Behind the walls of history

Walter O. Walker, WWI

Walter O. Walker, WWI

I felt like royalty that day. My group showed up in the lobby of the History Museum of Mobile, Ala. on a cool and windy day over spring break. We weren’t there for the standard visitor tour, but to see something special.

The curator, Holly Jansen, greeted us warmly and led us through several doors and passageways, up a story in a giant freight-like elevator, through her offices, and into the vast storerooms of the museum.

When we arrived in a staging area, she pointed to one of two long tables. There, my grandfather’s World War I photograph and documentation that my mother had donated to the museum sat, waiting. She had great news to share with us, she said. A new portrait gallery, Faces of Mobile, was being created in the museum (opens April 2014), and of the hundreds of paintings and photographs of the city’s famous and historic faces, my grandfather – a soldier, farmer, shopkeeper and father of 11 — would be there. What an honor.

Our eyes soon wandered to other intriguing items in the room – mini-sized Mardi Gras floats from days gone by, a wicker baby carriage, military uniforms and ball gowns. Holly graciously offered to show us around and led us into a heavily secured, expansive warehouse.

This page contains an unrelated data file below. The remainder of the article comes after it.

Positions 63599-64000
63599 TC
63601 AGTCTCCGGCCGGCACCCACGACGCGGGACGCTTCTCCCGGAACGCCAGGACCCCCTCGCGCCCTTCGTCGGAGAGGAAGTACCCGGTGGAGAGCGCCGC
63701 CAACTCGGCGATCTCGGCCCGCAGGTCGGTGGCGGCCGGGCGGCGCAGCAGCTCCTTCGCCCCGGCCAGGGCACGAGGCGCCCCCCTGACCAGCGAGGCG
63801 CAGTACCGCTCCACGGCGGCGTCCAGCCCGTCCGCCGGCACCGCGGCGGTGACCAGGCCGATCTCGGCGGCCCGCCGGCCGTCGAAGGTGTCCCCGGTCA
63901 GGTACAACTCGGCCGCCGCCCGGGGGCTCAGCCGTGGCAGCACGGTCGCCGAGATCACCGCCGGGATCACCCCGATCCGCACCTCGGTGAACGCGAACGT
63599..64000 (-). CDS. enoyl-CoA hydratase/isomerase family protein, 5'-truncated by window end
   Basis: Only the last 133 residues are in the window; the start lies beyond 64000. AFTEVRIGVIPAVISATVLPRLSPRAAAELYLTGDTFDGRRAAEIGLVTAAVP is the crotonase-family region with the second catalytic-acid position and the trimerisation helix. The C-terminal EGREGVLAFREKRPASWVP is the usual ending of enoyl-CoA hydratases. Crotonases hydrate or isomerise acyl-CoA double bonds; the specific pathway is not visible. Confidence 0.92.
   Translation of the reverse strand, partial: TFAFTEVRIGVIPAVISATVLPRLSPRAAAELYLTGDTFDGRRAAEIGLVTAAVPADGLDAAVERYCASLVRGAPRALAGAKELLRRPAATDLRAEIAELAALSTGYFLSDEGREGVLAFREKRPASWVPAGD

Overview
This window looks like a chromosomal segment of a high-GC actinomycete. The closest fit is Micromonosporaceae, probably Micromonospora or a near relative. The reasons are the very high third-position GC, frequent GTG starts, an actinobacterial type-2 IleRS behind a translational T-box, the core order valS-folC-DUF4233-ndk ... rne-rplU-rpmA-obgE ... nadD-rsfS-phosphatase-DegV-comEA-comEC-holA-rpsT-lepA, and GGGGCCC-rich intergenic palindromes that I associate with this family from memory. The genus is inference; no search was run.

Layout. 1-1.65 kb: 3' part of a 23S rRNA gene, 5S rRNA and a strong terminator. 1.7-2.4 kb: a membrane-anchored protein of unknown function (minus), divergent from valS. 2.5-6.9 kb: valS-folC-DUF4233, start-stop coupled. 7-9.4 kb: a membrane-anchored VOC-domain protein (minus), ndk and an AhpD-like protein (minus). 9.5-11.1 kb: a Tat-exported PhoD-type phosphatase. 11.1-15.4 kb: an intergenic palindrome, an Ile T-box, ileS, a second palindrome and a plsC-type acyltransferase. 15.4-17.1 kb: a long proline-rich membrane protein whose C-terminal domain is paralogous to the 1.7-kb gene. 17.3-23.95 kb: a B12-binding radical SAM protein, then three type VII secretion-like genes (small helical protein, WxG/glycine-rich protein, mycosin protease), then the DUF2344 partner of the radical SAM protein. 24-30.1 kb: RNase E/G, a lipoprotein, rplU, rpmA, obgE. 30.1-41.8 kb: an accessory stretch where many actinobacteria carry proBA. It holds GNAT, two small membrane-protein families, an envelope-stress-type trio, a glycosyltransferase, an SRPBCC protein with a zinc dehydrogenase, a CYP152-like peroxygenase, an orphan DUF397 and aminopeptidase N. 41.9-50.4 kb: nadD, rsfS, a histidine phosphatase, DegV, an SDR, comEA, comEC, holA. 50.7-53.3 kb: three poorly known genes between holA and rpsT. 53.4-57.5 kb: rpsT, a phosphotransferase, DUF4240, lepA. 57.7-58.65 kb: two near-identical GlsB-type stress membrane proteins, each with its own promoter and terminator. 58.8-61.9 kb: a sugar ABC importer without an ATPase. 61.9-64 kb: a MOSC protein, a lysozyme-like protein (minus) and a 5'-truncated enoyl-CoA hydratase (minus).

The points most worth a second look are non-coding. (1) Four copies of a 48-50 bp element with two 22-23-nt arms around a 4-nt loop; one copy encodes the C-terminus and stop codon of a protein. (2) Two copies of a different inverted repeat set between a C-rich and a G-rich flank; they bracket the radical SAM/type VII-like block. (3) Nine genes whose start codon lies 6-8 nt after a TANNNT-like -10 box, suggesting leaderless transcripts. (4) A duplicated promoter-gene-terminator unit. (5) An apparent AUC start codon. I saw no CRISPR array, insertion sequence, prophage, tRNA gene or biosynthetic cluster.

There, we got up close and personal with Abraham Lincoln’s signature on a commissioning document, vintage Mardi Gras regalia, tiaras and crowns, cigarette-dispensing “penny pack” slot machines, Civil War-era cannons and cannon balls, and many more portraits, busts and masterpieces. It was fascinating, and Holly spent more than an hour with us, happily rolling back the doors of time to let us ooh and aah over all the treasures.

With the recent announcement that San Antonio and Central Catholic High School being chosen to host The Wall That Heals, April 10-13, 2014, I feel like I hit the history jackpot once again.

The Wall That Heals is an exhibition created by the Vietnam Veterans Memorial Fund to travel to communities across the U.S. Featuring a half-scale, 250-foot replica of the memorial in Washington, D.C., it is also accompanied by a mobile museum that tells the story of the Vietnam War era and The Wall.

It just so happens that a proud Central alum, Paul Venzer ’04, works for the memorial in D.C. He had simply contacted Central to update his address. But someone cared enough to ask him about his job, and one thing led to another. Now, an institution with a long history of preparing young men to serve their country will, with pride and dignity, welcome a memorial that means so much to Military City USA.

I have great pride for the men and women in my family who have served throughout history. And I have true admiration and gratitude for people like Holly and places like Central that work to honor their contributions and sacrifices every single day.

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